Booker Sr. was Westside’s quarterback and two-guard in the early 1980s. He played four years at Bowling Green in Ohio before being a seventh round selection of the New Jersey Nets in the 1987 NBA Draft.
“He went to try out for them and he was one of the last players cut that year and wound up going overseas,” Fields said.
Iceland not only became the site of Big Frank’s decorated professional career – see three scoring titles and four all-star appearances – it’s where Little Frank was born. Booker didn’t fully learn English until he was 6 or 7, after a move to his father’s hometown.
“My sister and niece talk so much,” Booker Sr. said, “they taught him.”
But Dad could take credit for the athleticism.
Booker gave Fields nearly 28 points a game as a senior, polishing his reputation as one of Georgia’s most lethal shooters.
“I can remember the first round of the state playoffs one year,” Fields said. “We were on the road, in a real hostile environment, and he pulled up from about half-court court and made it – and silenced the crowd. I mean, they didn’t expect it.”
Booker’s one active season at FAU – he had to sit 2015-16 per NCAA transfer rules – was underwhelming. He averaged under 17 minutes a game, scoring 5.7 points for a 10-20 team.
He was about done with college basketball. Duplicating images from his Westside days – the fearless shot attempts that both quieted and erupted student sections – seemed impossible. The plan was to head overseas to begin a pro career.
But both Booker Sr. and Fields wanted the college door to stay open. Little Frank still had a year of eligibility remaining.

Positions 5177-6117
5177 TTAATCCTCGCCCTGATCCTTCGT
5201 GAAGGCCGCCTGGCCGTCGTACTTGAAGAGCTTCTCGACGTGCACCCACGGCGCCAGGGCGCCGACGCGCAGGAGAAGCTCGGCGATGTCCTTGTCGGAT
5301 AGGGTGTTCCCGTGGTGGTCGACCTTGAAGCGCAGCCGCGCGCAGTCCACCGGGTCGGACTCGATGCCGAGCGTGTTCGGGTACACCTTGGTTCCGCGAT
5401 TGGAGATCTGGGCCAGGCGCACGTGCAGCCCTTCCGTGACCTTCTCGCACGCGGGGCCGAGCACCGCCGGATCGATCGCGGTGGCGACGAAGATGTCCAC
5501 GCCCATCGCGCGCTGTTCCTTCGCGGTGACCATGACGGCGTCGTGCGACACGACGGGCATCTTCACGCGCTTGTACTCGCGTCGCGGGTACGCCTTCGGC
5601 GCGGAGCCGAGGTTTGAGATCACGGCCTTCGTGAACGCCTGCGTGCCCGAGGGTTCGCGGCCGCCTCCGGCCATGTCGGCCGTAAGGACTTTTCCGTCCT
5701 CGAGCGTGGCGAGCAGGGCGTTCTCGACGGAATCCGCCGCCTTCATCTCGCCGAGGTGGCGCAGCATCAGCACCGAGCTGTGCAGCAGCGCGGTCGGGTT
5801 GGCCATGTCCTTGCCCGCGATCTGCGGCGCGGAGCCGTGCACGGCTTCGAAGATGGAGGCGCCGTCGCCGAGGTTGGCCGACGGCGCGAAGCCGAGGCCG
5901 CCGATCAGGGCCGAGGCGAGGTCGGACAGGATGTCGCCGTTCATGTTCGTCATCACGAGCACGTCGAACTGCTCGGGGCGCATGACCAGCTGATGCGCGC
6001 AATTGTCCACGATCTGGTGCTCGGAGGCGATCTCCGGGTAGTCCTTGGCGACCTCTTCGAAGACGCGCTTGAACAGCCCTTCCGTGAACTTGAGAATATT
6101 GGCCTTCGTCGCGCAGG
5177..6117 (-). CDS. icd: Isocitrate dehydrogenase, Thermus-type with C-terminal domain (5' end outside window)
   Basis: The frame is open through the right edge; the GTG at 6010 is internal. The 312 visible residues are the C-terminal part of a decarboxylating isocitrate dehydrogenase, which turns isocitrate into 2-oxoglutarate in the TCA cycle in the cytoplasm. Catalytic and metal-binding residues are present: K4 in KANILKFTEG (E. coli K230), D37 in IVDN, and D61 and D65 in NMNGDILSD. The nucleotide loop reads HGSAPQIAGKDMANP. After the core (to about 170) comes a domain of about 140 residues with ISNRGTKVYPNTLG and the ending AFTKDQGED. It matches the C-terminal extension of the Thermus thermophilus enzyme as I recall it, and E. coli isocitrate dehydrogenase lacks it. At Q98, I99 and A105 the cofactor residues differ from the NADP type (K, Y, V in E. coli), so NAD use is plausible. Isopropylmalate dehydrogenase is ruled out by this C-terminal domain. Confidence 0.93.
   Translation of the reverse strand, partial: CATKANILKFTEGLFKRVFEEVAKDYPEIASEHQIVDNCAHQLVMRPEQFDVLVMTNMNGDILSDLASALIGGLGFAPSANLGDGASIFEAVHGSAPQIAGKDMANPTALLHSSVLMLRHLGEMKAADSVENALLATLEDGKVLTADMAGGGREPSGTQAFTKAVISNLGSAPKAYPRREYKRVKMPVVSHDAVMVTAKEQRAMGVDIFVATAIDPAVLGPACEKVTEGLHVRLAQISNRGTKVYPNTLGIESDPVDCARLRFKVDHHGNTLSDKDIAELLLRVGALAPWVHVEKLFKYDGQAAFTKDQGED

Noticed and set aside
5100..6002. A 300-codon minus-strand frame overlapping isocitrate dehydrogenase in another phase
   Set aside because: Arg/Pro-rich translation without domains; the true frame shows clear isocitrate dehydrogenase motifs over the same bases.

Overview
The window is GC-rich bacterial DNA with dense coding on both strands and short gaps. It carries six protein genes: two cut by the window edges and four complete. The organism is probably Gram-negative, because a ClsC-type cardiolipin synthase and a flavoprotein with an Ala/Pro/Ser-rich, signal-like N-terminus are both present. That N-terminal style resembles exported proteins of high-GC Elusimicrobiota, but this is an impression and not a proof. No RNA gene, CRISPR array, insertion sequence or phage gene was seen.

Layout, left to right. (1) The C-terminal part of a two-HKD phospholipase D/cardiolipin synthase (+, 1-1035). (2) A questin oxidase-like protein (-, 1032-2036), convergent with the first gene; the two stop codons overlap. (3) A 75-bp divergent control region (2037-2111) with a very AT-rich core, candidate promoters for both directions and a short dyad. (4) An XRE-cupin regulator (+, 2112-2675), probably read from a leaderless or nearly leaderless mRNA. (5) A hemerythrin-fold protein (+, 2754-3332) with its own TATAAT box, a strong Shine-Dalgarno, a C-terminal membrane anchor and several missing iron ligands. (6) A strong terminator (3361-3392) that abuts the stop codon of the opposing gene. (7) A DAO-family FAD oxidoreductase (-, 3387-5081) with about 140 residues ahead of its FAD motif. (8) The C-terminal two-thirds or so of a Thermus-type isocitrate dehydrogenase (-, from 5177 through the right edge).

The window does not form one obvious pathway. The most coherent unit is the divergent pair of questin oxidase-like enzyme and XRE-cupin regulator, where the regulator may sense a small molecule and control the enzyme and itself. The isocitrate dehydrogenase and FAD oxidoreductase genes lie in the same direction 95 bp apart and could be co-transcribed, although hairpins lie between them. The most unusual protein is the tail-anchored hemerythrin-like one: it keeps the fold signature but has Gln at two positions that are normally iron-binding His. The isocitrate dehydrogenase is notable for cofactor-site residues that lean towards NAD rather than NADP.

“I actually asked his dad if he had considered perhaps making contact with some schools that may have lost some key players and may have been looking for his skill set,” Fields said. “And Carolina was one of the names that I told his dad. They lost (Sindarius) Thornwell and (P.J.) Dozier. So I just that threw that out there.”
USC coach Frank Martin had interest – but a crowded recruiting class – when Booker was starring at Westside. Five years later – and faced with a backcourt need – he pushed harder for the semi-local talent.
“More than anything,” Martin said, “the only thing I asked of him when I recruited him was, ‘You’re going to have an opportunity, it’s there for you. But I have a young team, I need a guy that’s older. I need a guy that’s gonna accept coaching, a guy that’s not gonna walk in here moping because he didn’t play as much as he wants to play because we lost a game or whatever it may be, or because he missed nine shots.’
“I said I need a guy that gets it and he’s gonna be able to come in here every day and accept coaching and bring that positive demeanor day in and day out.”
‘An amazing story’
Fields and Booker Sr. sit together in section 116 of CLA. They’ve made the easy drive up I-20 for each USC home game this season.
They were there when Booker’s 18 points helped the Gamecocks beat Kentucky on Jan. 16. They were there when his four 3s sparked the upset of No. 10 Auburn a month later.
The familiar sights and sounds have returned.
“Every time he shoots the ball, you see the crowd get up and go crazy,” Booker Sr. said. “Everybody jumps up every time he shoots it because you expect it to go in.”
Booker, who’s averaging double figures (11.5 ppg) for the first time since he was at Westside, said Monday “it’s funny how this is the best year of basketball that I’ve played in college. It’s one of those things.”
Pressed for a reason why, he smiled.
“It’s my mentality, I think,” Booker said. “It’s totally different. I’m mentally stronger now, especially having to deal with Coach Frank and his ways sometimes, how he gets on us and stuff like that. You just have to take what he says and use it to the best of your ability.”
Iceland, Westside, Oklahoma, Florida Atlantic, South Carolina, Buddy Hield’s scooter, Frank Martin’s prodding. All topics for the Frank Booker Feature.
“It’s an amazing story,” he said.